The door in Mississauga

The lovely Ilana Waniuk and Suhashini Arulanandam will perform Through closed doors with the one-and-only door score in Mississauga, ON this Sunday, November 22. Dobrochna Zubek will also perform The child, bringer of light for solo cello. The performance will be part of a Thin Edge New Music Collective concert featuring music by Linda Caitlin Smith, Anna Hostman and Ana Sokolovic.

The concert will take place at 2:00 pm at the Great Hall in the Unitarian Congregation, 84 South Service Rd., Mississauga, ON.

The door score

The Gryphons in Ukraine

I am super excited that the Gryphon Trio will be taking Like doves with grey wings embracing to Ukraine in a few weeks. This amazing ensemble will perform in Kyiv on September 28 (6:00 pm) as part of the Kyiv Music Fest. Please watch the festival’s Facebook page for locations. On October 4 (11 pm), they are performing in Lviv’s Contrasts Festival. This will be the first time that my music is heard in Ukraine. It’s amusing that a Canadian ensemble is importing music to the country of my birth.

Added info:

The Kyiv concert takes place at the following location: Будинок Актора, вул. Ярославів Вал, 7.


Trio Chimera

I’m looking forward to the US premiere of my newest trio Like doves with grey wings embracing, performed by Trio Chimera as part of the Princeton Sound Kitchen concert happening on Tuesday, September 15 (8:00 pm) at Taplin Auditorium in Fine Hall (Princeton University, Princeton, NJ).

This piece draws on material from my work Weeping for a dead love, which I premiered with So Percussion last May. The violin and cello sing my vocal lines, while the piano expands on the sound of the four Noah bells, which so magically fit themselves into the sonic landscape of this piece.

Confronting darkness at Avaloch

I recently spent a lovely ten days at Avaloch Farm Music Institute in Hew Hampshire. I was invited there by the Brooklyn-based violin/piano duo aTonalHits to collaborate on a new project. Katha, Illya and I only met once when they did a concert in Vancouver back in 2014. Some post-concert beers and chance Facebook conversations about our outdoor adventures brought us to Avaloch. This private estate in the tiny farming town of Boscawen proved to be the ideal setting for us to get to know each other and get comfortable enough to try something which is new for all three of us. Our daily (or often twice-daily) walks through the orchard to dip in the lake, and the gorgeous hike to the summit of Mt. Lafayette forged the bonds of friendship; the cheap spirits amply supplied by New Hampshire’s tax-free liquor mega markets tempered them.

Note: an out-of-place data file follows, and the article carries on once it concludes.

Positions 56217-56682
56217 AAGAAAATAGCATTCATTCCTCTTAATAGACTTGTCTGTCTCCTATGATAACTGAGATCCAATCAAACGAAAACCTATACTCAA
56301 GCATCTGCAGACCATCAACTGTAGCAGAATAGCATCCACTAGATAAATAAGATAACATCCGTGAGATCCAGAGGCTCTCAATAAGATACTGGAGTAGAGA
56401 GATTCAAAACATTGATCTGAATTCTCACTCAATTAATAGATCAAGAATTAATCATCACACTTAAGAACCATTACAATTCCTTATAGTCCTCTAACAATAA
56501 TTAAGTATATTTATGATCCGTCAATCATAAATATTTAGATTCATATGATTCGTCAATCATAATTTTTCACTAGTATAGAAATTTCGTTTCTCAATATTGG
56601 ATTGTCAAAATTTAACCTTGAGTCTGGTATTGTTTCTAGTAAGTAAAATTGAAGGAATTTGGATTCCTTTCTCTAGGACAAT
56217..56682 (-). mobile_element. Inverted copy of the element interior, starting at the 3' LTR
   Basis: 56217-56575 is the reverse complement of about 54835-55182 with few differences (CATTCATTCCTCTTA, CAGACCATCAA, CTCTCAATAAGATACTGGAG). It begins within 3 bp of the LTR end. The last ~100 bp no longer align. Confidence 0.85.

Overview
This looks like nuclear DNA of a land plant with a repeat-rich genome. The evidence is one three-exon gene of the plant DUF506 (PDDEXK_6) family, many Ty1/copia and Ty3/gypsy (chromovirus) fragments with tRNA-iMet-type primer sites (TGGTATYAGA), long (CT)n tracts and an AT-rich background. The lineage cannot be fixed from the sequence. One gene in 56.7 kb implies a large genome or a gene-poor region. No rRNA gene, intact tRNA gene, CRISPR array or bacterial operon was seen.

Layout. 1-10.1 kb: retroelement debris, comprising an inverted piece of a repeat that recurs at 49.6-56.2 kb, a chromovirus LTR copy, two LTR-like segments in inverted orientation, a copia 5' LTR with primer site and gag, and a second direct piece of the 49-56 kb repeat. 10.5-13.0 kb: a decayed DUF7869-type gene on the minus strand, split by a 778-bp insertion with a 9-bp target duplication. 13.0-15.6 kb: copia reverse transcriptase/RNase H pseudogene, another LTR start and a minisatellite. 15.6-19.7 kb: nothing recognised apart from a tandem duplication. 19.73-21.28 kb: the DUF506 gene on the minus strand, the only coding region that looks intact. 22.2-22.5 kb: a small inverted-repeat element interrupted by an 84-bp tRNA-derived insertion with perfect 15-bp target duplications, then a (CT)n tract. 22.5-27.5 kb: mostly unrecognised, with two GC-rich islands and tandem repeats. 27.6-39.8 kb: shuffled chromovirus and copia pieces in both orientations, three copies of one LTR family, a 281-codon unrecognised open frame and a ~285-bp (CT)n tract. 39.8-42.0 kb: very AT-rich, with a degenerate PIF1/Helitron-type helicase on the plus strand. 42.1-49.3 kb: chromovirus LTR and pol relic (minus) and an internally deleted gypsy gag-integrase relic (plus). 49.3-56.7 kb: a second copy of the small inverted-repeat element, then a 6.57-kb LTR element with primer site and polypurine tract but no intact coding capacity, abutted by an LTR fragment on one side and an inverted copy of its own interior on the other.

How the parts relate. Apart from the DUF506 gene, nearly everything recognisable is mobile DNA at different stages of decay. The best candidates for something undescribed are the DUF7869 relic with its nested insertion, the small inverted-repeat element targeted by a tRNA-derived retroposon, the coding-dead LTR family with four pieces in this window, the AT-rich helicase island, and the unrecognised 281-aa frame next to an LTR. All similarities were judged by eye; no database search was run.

Avaloch Farm

In this summer paradise, we grappled with a rather dark concept. The project that I brought with me in very loosely sketched out form deals with a folksong I recorded in Perebrody, a village in northwestern Ukraine, when I travelled there on a Canada Council funded research trip in the Fall of 2012. It is a song about the abduction and presumable rape of a girl named Halya by travelling cossacks. When they are finished with her, they tie her to a pine with her own braids and set the tree on fire. The climactic stanza of the songs is:

Горить, горить сосна, горить не стухає.
Кричить, кричить Галя, кричить не стіхає.
Ех ти Галю, Галю молодая!
Кричить, кричить Галя, кричить не стіхає.

Burns, burns the pine and won’t go out.
Cries, cries Halya, cries and won’t quiet down.
O, Halya, young Halya!
Cries, cries Halya, cries and won’t quiet down.

In some versions of the song, Halya is saved by another young cossack who happens to hear her cries while walking through the woods. In the version I recorded, she is not so lucky and there is no salvation.

The subject matter was so horrible that it became inextricable lodged in my brain transforming into something entirely different (as I discovered to my great surprise when I finally extracted the song from the hours upon hours of recordings I made).

What made it even worse is that it is not, as I originally believed, just some obscure song I stumbled upon, dealing with some freak case that happened in the area in some distant past. The song is apparently extremely popular in Ukraine. It was used as a marching song by soldiers and cossacks themselves; it is sung during weddings and other celebratory gatherings; it exists in the most horrifyingly upbeat choral arrangements available all over YouTube.

A 1894 report of the Imperial Academy of Learning contains a whole sub-chapter on folksongs dealing with the “abduction and burning of maidens” found on the territory of the Russian Empire and the surrounding Eastern European countries.

There appears to be something about my Eastern European culture which keeps an almost cherished space for this horrible phenomenon. And what better way to illustrate this than the infamous case of Oksana Makar, which rocked the whole world in the spring of 2012, just a few months before I recorded this song. It is a real-life and very current case of a luring away, rape and burning of an 18-year-old girl, which took place just an hour north-west of where I was born. This case inspired major protests in Ukraine, not only because of its sheer horror, but because it is part of a larger phenomenon of brutal crimes against women which happen on a regular basis and go largely unpunished due to the corruption and ineffectiveness of the legal system.